There are but two kinds of people in this world—those who brazenly read the endings of books before the endings are actually reached and those who would never dream of a crime so heinous. I myself fall with the masses into the latter category, always mindful of the tenets we must uphold: Thou shalt not spoil the endings of good books no matter how dire the circumstance or how great the temptation.
Of course I’ve been so bold as to glance at the last page while contemplating a purchase in the aisle of a bookstore, allowing my eyes to sweep across the fuzziness of passages, to graze but not actually rest on hallowed words, erasing all hope of ever being rewarded for my ability to resist that which is sinfully alluring. If nothing else, I can be proud of that.
However it wasn’t until I was deeply immersed in The Miraculous Journey of Edward Tulane (Chapter Seven of this scrumptious read-aloud, more specifically) that I became painfully aware of a terrible truth: my children would (and, in fact, had) flipped ahead 20 chapters in said prized piece of literature, to the very last page (gasp!) “…because I wanted to know what would happen to Edward, Mom. I was worried about him. He lives, you know.”
Of course, I was horrified. And profoundly disappointed. I had higher hopes for my progenies—hopes that they would grow to become upstanding citizens, embodying all-that-is-righteous-and-good. Principled people who knew better than to commit sacrilege. Instead, it appears, my wayward bunch has embraced the dark side of life. Even my oldest daughter has admitted to that which is a sheer disgrace—she reads the very last sentence of every novel—as a rule. Needless to say, such a divulgence rendered me speechless and unable to move from the spot where I stood, slack mouthed and struck with horror.
“Why?! Why would you do such a thing?!” I had to ask finally, eyes fixed upon the creature I thought I knew.
“I don’t know. To pique my interest I guess.”
“To pique your interest?!” I shrieked, shaking my head in disbelief. “Good grief! Where’s the mystery in that?! Where’s the long-awaited pleasure that a grand culmination promises?! The delicious sense of satisfaction derived from having journeyed far and wide across the vast and uncertain terrain of a narrative gem?!” I demanded to know.
She shrugged her shoulders as if to say, “What’s the big deal, Mom? It’s just a book.”
Of course, this was wrong on so many levels that I couldn’t begin to wrap my mind around the unspeakable horribleness of which it reeked. Nor could I forgive the other two rat finks for having stolen my joy. I wanted to discover for myself Edward Tulane’s fate—to continue devouring the book, page after succulent page, and eventually, to drink in the magnificence of the grand finale that surely awaited me.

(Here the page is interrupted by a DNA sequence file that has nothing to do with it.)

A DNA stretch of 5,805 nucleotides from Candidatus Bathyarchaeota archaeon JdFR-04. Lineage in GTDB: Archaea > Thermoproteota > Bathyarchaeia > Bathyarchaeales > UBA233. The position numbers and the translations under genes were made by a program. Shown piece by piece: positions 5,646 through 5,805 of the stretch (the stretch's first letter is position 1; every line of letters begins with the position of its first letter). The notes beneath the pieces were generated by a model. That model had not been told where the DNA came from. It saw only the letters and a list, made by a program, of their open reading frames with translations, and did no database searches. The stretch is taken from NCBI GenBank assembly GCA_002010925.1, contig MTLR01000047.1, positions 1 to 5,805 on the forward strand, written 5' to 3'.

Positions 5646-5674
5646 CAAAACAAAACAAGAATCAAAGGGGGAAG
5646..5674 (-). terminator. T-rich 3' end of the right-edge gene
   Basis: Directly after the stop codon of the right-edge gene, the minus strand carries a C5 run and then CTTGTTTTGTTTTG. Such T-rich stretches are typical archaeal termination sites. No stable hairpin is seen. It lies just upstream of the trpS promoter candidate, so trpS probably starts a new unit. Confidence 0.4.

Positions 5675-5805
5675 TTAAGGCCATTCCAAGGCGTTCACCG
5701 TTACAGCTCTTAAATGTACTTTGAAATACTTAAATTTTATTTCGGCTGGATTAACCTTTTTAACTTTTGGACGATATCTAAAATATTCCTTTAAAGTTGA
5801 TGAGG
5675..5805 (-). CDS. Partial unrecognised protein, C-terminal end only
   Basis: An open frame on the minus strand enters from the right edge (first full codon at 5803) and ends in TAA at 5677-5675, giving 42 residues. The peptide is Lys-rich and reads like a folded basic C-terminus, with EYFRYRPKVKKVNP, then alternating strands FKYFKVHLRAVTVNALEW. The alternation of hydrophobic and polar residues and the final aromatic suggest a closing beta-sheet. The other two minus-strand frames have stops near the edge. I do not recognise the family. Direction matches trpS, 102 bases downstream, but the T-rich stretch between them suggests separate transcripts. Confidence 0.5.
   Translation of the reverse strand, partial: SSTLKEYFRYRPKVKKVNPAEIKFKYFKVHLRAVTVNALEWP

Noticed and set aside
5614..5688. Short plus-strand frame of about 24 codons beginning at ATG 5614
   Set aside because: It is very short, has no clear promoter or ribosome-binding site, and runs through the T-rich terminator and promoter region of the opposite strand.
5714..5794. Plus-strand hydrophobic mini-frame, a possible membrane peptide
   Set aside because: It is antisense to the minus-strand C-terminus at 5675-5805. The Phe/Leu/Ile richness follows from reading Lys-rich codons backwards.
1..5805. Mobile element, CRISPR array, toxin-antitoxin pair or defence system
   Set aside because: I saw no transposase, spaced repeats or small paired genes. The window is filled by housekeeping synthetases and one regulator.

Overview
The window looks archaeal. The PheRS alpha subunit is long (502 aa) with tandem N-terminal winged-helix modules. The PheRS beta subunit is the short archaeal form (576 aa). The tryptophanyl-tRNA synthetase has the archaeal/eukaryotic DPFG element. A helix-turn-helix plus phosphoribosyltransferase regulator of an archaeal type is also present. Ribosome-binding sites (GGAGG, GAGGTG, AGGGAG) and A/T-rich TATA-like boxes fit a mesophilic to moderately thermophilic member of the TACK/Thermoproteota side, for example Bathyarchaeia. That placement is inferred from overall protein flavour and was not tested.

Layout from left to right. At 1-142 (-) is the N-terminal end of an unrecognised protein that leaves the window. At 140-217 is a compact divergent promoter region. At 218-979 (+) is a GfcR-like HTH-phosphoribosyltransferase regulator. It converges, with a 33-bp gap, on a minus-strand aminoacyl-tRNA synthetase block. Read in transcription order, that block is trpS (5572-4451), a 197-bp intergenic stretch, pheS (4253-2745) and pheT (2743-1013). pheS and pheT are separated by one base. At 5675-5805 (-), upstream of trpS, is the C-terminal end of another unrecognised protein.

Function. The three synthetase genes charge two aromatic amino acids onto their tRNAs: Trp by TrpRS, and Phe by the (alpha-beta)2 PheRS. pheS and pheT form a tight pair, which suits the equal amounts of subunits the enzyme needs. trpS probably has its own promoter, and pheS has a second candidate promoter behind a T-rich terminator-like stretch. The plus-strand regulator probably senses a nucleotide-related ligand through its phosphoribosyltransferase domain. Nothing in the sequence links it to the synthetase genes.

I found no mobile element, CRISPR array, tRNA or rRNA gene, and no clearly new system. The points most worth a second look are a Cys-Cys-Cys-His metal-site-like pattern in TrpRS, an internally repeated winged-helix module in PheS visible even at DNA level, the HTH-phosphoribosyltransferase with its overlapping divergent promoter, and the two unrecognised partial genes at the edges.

But it was not to be. Those devilish creatures continued to fill my ears unmercifully with details of the story, doling out bite sized blurbages just to watch me writhe in pain. “No! NO! Don’t tell me a syllable more!” I pleaded, wondering from whence this penchant had come. I don’t remember anyone bursting at the seams to tell me all about Goldilocks or Little Red Riding Hood, Chicken Little or even the Poky Little Puppy. Back then, apparently, it was a non-issue. The end was something that would be revealed in due time upon turning the last page. As it should be.
I’d almost rather my heathens wantonly fling caterpillars across the living room and stuff them inside their backpacks (oh wait, they’ve done that!), saturate thirsty bath rugs at will (done that, too!), fill countless drawers with water enough to make hair brushes and blow dryers float (and that!), or plaster the dog with lipstick “…’cause we wanted to give him purple-ish lips, Mom!” than to rob themselves of the parting gift of a fine book.
Sadly, this represents yet one more area of life I cannot control. I must come to grips with the fact that my children will choose friends, careers and eventually mates—almost entirely devoid of my (infinitely sagacious) input. And ultimately they will decide whether to continue as card-carrying members of the Flip-Ahead-to-the-Last-Page Club. Ugh.
Planet Mom: It’s where I live.
Copyright 2009 Melinda L. Wentzel
3 responses to “A Sacrilege of Sorts”
Well, better to face reality now. I think you are only partially right about this one: “I must come to grips with the fact that my children will choose friends, careers and eventually mates—almost entirely devoid of my (infinitely sagacious) input.”
They are learning from you every day. Whether they know it or not, in times of stress they will be considering how YOU handled things and mimic that. You are influencing their future!
Maybe it is a kid thing but my son cannot stand mysteries or even surprises! It is almost painful. As long as he knows what the end will bring, then he will walk the path to get there. We HAVE to tell him if someone lives or dies, otherwise he doesn’t even want to hear the story.
:::GASP::: no no no nono nonono nonononoooooo you never EVER read the ending first!